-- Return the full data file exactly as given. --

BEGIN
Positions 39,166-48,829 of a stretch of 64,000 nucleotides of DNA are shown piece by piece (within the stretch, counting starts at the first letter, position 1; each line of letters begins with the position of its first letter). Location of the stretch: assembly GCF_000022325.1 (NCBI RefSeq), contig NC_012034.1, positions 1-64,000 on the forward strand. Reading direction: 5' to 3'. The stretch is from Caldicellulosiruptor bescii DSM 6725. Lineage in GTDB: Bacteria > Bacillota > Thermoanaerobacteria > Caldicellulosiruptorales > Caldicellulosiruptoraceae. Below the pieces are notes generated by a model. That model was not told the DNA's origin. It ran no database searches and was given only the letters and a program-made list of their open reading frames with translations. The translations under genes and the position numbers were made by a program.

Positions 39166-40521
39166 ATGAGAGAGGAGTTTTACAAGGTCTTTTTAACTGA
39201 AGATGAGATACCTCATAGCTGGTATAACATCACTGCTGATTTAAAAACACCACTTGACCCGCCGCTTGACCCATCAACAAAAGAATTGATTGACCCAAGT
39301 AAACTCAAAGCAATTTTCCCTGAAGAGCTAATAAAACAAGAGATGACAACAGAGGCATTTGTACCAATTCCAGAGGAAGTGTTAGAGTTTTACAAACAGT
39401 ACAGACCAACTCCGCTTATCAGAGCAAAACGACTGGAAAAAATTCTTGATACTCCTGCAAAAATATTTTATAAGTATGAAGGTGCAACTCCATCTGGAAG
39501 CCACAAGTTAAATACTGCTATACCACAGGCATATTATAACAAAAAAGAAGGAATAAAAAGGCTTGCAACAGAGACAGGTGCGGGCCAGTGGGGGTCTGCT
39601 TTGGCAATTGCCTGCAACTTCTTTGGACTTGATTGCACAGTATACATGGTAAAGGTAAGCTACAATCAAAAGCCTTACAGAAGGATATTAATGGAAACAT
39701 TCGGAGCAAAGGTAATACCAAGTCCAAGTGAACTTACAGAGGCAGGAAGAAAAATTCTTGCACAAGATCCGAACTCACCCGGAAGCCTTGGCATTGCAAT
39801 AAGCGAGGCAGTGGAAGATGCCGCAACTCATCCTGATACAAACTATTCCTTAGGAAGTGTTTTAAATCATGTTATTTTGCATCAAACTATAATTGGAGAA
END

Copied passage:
Positions 39,166-48,829 of a stretch of 64,000 nucleotides of DNA are shown piece by piece (within the stretch, counting starts at the first letter, position 1; each line of letters begins with the position of its first letter). Location of the stretch: assembly GCF_000022325.1 (NCBI RefSeq), contig NC_012034.1, positions 1-64,000 on the forward strand. Reading direction: 5' to 3'. The stretch is from Caldicellulosiruptor bescii DSM 6725. Lineage in GTDB: Bacteria > Bacillota > Thermoanaerobacteria > Caldicellulosiruptorales > Caldicellulosiruptoraceae. Below the pieces are notes generated by a model. That model was not told the DNA's origin. It ran no database searches and was given only the letters and a program-made list of their open reading frames with translations. The translations under genes and the position numbers were made by a program.

Positions 39166-40521
39166 ATGAGAGAGGAGTTTTACAAGGTCTTTTTAACTGA
39201 AGATGAGATACCTCATAGCTGGTATAACATCACTGCTGATTTAAAAACACCACTTGACCCGCCGCTTGACCCATCAACAAAAGAATTGATTGACCCAAGT
39301 AAACTCAAAGCAATTTTCCCTGAAGAGCTAATAAAACAAGAGATGACAACAGAGGCATTTGTACCAATTCCAGAGGAAGTGTTAGAGTTTTACAAACAGT
39401 ACAGACCAACTCCGCTTATCAGAGCAAAACGACTGGAAAAAATTCTTGATACTCCTGCAAAAATATTTTATAAGTATGAAGGTGCAACTCCATCTGGAAG
39501 CCACAAGTTAAATACTGCTATACCACAGGCATATTATAACAAAAAAGAAGGAATAAAAAGGCTTGCAACAGAGACAGGTGCGGGCCAGTGGGGGTCTGCT
39601 TTGGCAATTGCCTGCAACTTCTTTGGACTTGATTGCACAGTATACATGGTAAAGGTAAGCTACAATCAAAAGCCTTACAGAAGGATATTAATGGAAACAT
39701 TCGGAGCAAAGGTAATACCAAGTCCAAGTGAACTTACAGAGGCAGGAAGAAAAATTCTTGCACAAGATCCGAACTCACCCGGAAGCCTTGGCATTGCAAT
39801 AAGCGAGGCAGTGGAAGATGCCGCAACTCATCCTGATACAAACTATTCCTTAGGAAGTGTTTTAAATCATGTTATTTTGCATCAAACTATAATTGGAGAA